In mid-2018, a whopping 61 million members of Gen Z entered the US workforce, making there five generations in the workforce at once. During a panel entitled “The Inherent Rebellion of Gen Z” at this week’s 3% Conference, Alain Sylvain—the founder and chief executive officer of strategy and design consultancy Sylvain Labs—makes the case for employers to ask how they can work with the TikTok-loving cohort, instead of asking how Gen Z will work for them.
Sylvain’s case study, which highlights how Gen Z’s tech-savviness will catalyze social progress and a workplace revolution, has important implications for brands looking to understand and appeal to Gen Z.
A little rebellious, very socially conscious and more digitally connected than any other group, Gen Z is perhaps the savviest generation when it comes to risk, creativity and invention, argues Sylvain. In the ‘50s and ‘60s, people revolted against innocence and authority, respectively. Later, Gen X would lead an anti-establishment rebellion, embracing all things alternative. For millennials, it was about shunning the conventional idea of adulthood and the milestones that came with it, such as getting married or buying a house at a certain age.
Unlike the generations before them, Gen Z—digital natives born during times of crisis spanning the 9/11 attacks, the 2008 recession and now, COVID—have a vastly different perspective than others, and therefore is not anti-anything, but rather pro-change.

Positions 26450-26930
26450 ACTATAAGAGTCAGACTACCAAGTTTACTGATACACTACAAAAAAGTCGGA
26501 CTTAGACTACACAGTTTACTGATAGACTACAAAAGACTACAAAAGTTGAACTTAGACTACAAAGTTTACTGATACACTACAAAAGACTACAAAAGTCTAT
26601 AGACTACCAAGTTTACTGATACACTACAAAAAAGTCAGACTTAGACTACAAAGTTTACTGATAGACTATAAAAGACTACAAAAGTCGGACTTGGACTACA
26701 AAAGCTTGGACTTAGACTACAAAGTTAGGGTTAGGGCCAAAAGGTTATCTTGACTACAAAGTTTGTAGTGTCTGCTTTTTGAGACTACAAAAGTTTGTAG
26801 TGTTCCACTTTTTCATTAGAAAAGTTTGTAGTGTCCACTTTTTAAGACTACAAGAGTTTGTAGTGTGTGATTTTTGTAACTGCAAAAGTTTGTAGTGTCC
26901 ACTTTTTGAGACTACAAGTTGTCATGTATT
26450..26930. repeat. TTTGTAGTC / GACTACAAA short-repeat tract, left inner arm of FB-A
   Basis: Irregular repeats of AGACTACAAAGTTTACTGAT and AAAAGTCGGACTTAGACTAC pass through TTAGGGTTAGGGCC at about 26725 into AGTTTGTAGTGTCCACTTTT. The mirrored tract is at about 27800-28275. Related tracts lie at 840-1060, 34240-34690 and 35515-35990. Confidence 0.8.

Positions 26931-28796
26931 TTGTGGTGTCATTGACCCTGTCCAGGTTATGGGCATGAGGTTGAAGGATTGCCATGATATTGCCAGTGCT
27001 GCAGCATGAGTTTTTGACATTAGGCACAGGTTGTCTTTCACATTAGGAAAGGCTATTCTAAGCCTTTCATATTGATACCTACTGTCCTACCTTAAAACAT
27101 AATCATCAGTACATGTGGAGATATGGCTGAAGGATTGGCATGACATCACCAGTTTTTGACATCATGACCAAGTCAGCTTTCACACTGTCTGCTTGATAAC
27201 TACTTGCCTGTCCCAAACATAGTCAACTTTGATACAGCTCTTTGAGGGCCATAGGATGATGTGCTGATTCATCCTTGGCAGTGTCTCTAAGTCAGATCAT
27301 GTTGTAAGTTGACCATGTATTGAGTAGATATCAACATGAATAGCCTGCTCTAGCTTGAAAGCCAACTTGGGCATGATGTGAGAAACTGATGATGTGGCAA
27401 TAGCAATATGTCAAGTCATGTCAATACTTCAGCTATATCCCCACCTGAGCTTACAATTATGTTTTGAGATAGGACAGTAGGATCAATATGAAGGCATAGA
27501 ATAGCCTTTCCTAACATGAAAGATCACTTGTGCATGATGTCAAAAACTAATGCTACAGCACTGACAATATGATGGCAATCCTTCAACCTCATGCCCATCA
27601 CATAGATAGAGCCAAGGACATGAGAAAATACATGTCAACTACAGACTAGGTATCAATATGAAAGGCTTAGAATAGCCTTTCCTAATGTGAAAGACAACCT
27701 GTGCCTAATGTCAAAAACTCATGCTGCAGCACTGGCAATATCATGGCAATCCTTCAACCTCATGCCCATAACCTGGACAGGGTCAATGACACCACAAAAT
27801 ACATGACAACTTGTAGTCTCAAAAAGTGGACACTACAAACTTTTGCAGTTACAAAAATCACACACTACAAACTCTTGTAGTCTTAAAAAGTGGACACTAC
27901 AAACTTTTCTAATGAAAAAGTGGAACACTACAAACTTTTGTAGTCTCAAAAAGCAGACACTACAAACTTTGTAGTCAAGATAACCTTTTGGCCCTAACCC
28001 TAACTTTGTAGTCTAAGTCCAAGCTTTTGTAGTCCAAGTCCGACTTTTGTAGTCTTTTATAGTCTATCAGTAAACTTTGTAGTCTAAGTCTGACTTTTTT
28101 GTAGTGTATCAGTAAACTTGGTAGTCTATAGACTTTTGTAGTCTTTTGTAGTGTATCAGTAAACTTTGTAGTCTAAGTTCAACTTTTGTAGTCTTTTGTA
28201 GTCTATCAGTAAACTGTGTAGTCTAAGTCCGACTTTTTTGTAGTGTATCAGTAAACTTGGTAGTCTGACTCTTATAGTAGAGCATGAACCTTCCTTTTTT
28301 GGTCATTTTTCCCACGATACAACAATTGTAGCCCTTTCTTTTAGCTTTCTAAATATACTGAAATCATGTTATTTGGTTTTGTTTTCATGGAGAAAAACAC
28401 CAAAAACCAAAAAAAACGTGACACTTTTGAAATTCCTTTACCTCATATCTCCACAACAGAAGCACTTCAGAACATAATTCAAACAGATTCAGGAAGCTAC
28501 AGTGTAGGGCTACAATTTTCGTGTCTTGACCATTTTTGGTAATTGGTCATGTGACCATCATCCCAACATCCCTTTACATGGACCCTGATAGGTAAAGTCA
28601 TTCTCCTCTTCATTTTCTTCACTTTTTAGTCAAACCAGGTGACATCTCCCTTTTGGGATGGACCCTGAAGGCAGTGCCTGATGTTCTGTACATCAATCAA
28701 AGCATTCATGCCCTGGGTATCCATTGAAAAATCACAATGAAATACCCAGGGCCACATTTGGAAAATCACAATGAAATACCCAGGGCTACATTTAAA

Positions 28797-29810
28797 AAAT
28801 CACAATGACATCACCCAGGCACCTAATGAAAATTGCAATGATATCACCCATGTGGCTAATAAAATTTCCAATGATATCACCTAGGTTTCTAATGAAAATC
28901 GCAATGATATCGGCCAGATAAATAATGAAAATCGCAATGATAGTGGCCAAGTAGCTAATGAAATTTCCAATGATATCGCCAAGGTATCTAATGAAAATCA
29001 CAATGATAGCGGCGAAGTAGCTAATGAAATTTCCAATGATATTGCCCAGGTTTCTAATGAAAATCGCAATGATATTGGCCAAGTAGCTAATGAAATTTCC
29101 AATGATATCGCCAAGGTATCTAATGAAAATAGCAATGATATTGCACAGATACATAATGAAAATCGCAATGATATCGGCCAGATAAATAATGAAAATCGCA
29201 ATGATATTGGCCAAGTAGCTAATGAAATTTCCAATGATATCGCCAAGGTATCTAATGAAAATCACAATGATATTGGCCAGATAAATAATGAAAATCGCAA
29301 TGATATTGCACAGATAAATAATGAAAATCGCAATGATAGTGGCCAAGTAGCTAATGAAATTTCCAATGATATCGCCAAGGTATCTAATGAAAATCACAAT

“Gen Z only knows a world where things aren’t making sense or things are falling apart, and they’re looking to the rest of us to do something about it. Add to that they’re looking at it through the lens of technology,” Sylvain says.
From Gen Z’s reliance on technology was born a new humanity, one characterized by a collective connectedness, enabling Gen Z to have a greater sense of awareness thanks to information about anything being just a smartphone tap away. Because of their ability to connect with people from every corner of the globe, Gen Z feels a sense of responsibility to care for their neighbor, which Sylvain notes is inducing Gen Z-created businesses and content that simultaneously benefit society and challenge norms.
“If millennials shunned the system in pursuit of their own personal purpose, Gen Z is hacking the system in pursuit of collective progress. For them, work is a medium used to solve their desire to change the world. Work is an extension of that pursuit.”
The truth is, Gen Z, having reimagined what rebellion can actually be, is a political force to be reckoned with, according to Sylvain. In one savvy act of rebellion, Gen Z activists in Hong Kong used Animal Crossing to stage a virtual anti-government protest, featuring characters holding torches and signs that read “Free Hong Kong.” As a result, the game was banned in China.
Gen Z’ers also have higher standards for the companies they work for. In fact, a recent study by Girls With Impact found that 45 percent of Gen Z want to work for a company that makes a positive difference in the world, while 65 percent wish to personally create something world-changing.
To reach the group not afraid to call it like it is, Sylvain recommends employers act as allies toward Gen Z by listening, and being supportive and humble in their interactions with them.